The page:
A new acoustic signal has been detected in the hunt for Malaysia Airlines Flight MH370.

The news further boosts confidence that officials are zeroing in on the missing plane after weeks of searching.

The signal, which could be from the plane's black box recorders, brings to five the number of "pings" detected in recent days within the search area in the Indian Ocean.

The first four signals were detected by a US Navy towed pinger locator aboard Australia's Ocean Shield vessel.

The latest was reported by an aircraft picking up transmissions from a listening device buoy laid near the ship yesterday.

The data will require further analysis but it showed the potential of being from a "man-made source", Angus Houston, head of the Australian agency co-ordinating the search, said in a statement.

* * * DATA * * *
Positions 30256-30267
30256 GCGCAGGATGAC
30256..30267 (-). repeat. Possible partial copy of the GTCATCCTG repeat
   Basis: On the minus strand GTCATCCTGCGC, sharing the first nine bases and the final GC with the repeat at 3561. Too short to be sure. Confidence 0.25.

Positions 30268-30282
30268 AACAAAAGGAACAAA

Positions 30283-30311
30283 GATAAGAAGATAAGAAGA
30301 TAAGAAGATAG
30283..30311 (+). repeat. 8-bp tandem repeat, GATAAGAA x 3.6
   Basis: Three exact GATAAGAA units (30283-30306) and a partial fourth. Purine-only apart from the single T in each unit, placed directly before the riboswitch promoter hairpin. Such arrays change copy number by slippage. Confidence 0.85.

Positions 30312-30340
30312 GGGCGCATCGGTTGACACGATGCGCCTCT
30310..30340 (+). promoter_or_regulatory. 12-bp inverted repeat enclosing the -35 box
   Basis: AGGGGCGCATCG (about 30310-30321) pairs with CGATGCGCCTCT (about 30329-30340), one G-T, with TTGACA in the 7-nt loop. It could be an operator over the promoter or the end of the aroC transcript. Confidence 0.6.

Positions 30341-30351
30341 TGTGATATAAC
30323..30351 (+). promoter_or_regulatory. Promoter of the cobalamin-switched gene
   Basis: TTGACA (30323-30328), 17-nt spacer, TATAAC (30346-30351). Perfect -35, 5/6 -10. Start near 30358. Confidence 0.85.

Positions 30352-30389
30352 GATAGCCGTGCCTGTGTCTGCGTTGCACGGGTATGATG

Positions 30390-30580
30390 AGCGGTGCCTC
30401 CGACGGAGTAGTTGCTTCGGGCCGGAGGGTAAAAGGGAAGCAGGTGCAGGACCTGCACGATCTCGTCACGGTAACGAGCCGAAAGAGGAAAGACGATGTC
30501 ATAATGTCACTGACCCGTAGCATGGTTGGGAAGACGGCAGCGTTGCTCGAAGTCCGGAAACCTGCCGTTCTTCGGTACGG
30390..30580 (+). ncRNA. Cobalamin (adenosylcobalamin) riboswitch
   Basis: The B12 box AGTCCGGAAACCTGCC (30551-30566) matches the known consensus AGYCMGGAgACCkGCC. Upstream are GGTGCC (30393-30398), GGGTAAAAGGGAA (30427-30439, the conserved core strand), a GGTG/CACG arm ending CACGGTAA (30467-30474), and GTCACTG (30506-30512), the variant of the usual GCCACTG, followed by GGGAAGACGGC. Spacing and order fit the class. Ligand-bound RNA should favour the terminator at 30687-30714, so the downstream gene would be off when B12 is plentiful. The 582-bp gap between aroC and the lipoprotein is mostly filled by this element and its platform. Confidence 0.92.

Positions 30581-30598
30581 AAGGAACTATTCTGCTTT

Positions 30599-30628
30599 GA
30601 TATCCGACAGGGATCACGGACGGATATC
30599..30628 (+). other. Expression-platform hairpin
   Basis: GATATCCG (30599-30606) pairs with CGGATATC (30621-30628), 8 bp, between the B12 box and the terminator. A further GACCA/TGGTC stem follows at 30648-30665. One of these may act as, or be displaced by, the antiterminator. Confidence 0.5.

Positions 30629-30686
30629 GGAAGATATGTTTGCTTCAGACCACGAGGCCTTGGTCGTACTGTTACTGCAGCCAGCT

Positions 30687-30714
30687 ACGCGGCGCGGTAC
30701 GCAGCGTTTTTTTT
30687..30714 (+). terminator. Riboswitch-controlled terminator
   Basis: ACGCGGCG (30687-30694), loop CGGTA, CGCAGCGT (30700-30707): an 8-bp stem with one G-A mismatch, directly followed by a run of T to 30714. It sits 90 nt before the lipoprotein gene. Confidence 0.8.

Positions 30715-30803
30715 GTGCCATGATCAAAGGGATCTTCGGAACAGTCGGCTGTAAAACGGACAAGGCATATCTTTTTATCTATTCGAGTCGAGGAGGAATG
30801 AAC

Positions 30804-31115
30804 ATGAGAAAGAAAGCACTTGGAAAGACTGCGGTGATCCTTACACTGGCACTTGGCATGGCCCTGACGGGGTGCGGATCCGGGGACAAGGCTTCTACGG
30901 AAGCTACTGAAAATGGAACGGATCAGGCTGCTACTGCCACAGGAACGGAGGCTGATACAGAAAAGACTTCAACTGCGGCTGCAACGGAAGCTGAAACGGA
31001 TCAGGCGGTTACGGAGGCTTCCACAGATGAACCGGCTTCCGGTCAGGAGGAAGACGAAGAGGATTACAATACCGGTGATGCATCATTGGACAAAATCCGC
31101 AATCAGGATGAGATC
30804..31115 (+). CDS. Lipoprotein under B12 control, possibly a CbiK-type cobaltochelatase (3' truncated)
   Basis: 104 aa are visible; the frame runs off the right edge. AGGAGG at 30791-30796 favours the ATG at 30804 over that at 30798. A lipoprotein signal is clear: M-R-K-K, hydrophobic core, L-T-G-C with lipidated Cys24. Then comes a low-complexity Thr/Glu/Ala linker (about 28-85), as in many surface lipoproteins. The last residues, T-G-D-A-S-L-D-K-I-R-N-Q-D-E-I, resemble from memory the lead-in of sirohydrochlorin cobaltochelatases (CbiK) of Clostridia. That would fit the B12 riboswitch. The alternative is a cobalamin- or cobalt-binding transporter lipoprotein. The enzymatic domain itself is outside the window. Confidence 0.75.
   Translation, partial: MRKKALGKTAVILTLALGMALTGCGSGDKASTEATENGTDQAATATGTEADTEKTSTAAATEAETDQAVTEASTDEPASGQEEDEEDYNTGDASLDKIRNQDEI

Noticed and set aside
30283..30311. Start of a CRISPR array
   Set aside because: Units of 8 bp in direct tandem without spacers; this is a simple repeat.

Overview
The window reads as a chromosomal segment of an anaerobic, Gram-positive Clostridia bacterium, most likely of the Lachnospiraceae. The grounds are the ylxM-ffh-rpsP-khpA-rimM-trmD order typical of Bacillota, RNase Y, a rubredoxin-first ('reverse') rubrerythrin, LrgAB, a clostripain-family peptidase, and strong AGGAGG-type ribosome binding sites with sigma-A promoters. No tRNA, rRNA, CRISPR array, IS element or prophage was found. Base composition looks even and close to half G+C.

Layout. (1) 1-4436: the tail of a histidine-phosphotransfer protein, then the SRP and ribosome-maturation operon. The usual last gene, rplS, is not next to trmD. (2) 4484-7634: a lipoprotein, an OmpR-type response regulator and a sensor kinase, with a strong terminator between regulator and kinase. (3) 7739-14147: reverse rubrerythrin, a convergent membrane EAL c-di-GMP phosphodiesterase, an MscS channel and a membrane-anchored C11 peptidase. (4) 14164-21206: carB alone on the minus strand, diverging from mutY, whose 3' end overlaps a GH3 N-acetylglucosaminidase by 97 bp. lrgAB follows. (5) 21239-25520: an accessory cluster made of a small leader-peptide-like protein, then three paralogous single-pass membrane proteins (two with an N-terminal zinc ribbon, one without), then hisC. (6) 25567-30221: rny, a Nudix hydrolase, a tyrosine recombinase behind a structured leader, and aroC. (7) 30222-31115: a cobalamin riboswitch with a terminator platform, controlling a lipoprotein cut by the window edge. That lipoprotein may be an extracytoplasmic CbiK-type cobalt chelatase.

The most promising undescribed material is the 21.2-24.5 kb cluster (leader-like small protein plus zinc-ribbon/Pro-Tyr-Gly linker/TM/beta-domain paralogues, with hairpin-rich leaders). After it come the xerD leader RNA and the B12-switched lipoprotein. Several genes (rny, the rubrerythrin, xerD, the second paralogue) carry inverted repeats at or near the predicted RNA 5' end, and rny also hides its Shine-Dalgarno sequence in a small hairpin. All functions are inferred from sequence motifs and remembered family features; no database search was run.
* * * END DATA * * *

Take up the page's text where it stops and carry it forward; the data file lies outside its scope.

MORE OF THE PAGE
"Whilst conducting an acoustic search this afternoon a RAAFAP-3C Orion aircraft has detected a possible signal in the vicinity of the Australian Defence Vessel Ocean Shield," Mr Houston said.

Malaysia Airlines Flight MH370 disappeared more than a month ago.

The mystery has sparked the most expensive search and rescue operation in aviation history, but concrete information has proven frustratingly illusive.

The black boxes record cockpit data and may provide answers about what happened to the plane.

It was carrying 227 passengers and 12 crew when it vanished on 8 March and flew thousands of kilometres off its Kuala Lumpur-to-Beijing route.

The batteries in the missing plane's black boxes have already reached the end of their 30-day expected life, making efforts to swiftly locate them on the ocean floor all the more critical.